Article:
The beliefs changing the world of 'American Gods'

Image via Starz Image via Starz

When we throw out the term belief, we often assume everyone is talking about the same thing. One of attractions to a show like “American Gods” is that it purposefully toys with that concept and explores the assumptions that are at work in our lives. While it can be disconcerting, as we see in Episodes 5 and 6, dissecting belief is essential. Our beliefs change us and our world.

Send us your thoughts and reactions either via email or in the comments so we can add them to the conversation. Each week we take a look at a new episode. You can read our take on Episode 2, Episode 3 and Episode 4. You can also read Father Jim McDermott’s take on Episode 1.

Advertisement

Jim McDermott, S.J.: So Shadow is basically us, humanity, in this whole equation. And Odin keeps asking him if he believes because that’s what he needs to survive—he just needs one of us to keep remembering him.

Alex Guyton: Neil Gaiman has been fairly open about originally writing Shadow as a “vessel character”—someone easy to pour ourselves into as readers, to feel as though we’re discovering this weird universe with him. He’s been given a bit more of his own personality in the show than the book. As Jim notes, it’s still easy and seemingly intentional that we can see him as a stand-in for any of us, or humanity as a whole. This is an excellent way to invite viewers to reflect on their own beliefs, just as Shadow does, which I suppose is why we’re all in this chat room together.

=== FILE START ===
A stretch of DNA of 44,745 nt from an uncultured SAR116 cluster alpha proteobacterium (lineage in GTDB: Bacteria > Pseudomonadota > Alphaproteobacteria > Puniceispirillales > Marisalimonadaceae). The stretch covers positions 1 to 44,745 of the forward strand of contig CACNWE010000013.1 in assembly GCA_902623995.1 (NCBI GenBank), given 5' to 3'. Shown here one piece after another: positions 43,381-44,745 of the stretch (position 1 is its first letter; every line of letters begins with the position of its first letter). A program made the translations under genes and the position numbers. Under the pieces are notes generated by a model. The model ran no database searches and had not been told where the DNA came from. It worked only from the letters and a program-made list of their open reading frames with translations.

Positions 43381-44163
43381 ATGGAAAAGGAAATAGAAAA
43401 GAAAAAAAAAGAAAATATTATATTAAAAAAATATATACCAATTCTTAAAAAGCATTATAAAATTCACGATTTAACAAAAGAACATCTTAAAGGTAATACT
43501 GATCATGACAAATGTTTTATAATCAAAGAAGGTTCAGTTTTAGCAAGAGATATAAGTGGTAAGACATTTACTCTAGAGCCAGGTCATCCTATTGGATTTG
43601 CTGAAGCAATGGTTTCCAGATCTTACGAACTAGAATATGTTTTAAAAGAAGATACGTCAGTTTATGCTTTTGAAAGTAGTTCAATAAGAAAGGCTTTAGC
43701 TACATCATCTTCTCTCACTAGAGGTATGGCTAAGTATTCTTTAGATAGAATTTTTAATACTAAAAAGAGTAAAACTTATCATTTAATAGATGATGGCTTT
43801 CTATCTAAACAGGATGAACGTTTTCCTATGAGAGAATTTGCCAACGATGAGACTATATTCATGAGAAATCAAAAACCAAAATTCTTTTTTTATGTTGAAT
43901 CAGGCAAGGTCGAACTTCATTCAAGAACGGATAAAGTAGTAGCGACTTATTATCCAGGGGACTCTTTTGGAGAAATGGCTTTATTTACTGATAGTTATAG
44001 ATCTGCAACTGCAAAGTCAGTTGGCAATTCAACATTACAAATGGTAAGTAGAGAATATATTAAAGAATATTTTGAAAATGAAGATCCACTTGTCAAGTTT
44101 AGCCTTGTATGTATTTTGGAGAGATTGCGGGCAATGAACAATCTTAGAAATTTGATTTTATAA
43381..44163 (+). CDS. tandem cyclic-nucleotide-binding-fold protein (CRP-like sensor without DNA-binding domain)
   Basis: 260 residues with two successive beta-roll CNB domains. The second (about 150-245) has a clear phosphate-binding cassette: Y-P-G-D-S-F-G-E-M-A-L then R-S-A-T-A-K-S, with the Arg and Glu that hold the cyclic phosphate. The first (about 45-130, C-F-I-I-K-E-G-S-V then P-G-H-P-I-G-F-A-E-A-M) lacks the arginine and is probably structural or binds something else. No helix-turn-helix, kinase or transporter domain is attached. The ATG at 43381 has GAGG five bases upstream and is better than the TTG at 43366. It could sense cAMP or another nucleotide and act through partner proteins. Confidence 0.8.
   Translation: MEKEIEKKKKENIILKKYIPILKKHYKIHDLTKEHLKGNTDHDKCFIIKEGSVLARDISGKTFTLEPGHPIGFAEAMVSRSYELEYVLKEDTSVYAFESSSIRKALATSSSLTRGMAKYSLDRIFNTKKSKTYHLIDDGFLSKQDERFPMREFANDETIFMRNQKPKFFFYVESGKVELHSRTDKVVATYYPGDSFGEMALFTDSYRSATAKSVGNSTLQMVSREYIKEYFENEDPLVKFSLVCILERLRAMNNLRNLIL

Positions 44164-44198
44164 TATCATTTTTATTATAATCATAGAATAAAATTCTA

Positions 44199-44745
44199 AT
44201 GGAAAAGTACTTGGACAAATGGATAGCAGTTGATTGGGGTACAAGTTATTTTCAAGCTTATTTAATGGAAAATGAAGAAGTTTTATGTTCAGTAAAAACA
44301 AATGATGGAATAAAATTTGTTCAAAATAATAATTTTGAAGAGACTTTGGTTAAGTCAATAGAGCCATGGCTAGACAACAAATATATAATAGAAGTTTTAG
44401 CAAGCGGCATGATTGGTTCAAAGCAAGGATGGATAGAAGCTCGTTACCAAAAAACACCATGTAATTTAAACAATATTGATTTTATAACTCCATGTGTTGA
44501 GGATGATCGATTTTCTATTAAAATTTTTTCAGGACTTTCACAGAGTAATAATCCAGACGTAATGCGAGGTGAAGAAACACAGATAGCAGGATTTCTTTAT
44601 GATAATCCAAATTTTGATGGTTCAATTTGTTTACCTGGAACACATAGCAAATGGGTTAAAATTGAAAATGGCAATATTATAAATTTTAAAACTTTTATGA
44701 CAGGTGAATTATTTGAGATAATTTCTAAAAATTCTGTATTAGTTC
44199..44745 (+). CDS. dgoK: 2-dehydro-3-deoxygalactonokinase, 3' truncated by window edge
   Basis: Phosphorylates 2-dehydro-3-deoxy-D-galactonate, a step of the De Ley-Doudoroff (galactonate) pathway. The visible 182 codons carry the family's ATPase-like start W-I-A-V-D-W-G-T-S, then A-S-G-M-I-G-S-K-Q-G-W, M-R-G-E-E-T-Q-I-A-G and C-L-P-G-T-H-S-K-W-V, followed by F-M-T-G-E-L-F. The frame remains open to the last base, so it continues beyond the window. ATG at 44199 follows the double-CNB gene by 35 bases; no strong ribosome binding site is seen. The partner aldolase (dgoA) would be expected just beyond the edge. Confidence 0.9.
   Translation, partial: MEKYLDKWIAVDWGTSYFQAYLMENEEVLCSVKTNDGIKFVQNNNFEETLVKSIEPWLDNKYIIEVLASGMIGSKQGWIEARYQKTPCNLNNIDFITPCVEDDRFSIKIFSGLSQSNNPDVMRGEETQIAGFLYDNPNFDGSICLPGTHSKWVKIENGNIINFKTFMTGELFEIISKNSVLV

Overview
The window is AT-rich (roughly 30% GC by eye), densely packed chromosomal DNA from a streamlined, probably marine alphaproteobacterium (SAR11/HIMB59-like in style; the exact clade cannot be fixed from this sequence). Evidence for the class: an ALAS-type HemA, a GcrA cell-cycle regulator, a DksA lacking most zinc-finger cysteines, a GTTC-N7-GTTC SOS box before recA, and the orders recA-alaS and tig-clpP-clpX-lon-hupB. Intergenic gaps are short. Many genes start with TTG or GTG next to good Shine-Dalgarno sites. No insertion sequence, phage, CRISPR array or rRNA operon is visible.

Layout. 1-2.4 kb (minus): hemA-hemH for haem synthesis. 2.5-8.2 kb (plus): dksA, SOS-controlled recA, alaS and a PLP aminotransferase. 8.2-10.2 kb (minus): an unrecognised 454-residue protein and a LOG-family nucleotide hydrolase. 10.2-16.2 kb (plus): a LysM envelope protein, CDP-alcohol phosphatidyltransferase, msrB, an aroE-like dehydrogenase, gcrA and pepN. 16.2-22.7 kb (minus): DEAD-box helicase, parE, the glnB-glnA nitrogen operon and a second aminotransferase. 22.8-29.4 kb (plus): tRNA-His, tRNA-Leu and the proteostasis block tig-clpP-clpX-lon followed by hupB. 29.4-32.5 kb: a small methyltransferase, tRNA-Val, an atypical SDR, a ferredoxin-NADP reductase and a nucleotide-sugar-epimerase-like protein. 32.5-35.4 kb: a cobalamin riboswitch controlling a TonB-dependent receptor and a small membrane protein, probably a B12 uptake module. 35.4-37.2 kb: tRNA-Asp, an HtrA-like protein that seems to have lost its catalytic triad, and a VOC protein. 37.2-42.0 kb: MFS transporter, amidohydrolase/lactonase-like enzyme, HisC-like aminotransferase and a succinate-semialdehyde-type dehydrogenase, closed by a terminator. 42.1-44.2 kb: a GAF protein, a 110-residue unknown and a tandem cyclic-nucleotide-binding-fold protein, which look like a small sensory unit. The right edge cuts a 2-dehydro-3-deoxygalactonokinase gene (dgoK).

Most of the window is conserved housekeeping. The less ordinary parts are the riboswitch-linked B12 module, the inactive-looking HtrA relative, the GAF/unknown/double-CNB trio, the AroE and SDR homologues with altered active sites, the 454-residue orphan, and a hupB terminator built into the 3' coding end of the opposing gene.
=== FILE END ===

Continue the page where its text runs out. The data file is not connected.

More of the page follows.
Jim: The rules of this world are still somewhat unclear, so I don’t know if this is right, but it seems to me like belief is the energy that fuels the gods’ ability to do anything in the world. But once they have that energy, they can do whatever they want to whoever they want. Eat a hot dog, wipe out an entire police station. Yeesh.

Alex: Yeesh indeed. Also, just because something isn’t born out of “material reality, matter, energy and the laws of physics” doesn’t mean it can’t have a massive effect on objective reality once it has come into being. Ideas, norms and beliefs—humans give them power, then they shape the reality we live in, and then more often than not they end up having power over the humans that created them.

Eric Sundrup, S.J.: The interplay and questions about the power of norms, ideas and beliefs is one of the things that always keeps me watching shows like this. I love exploring the contours of “reality.” Are ideas real? Does it even matter? They change us and they influence us, so is that what marks “reality.” Then you start debating about god: Is god real? Is god an idea? Does that matter?

Alex: I think the notion of ideas shaping reality is the most interesting to me when applied to the new gods, especially Mr. World.

Jim: Oh, God, yes. He’s quite a beast, isn’t he?

Alex: He’s globalization—what could better threaten the existence of the old gods than the force that homogenizes everything and scrubs out as best it can the differences between cultures and countries?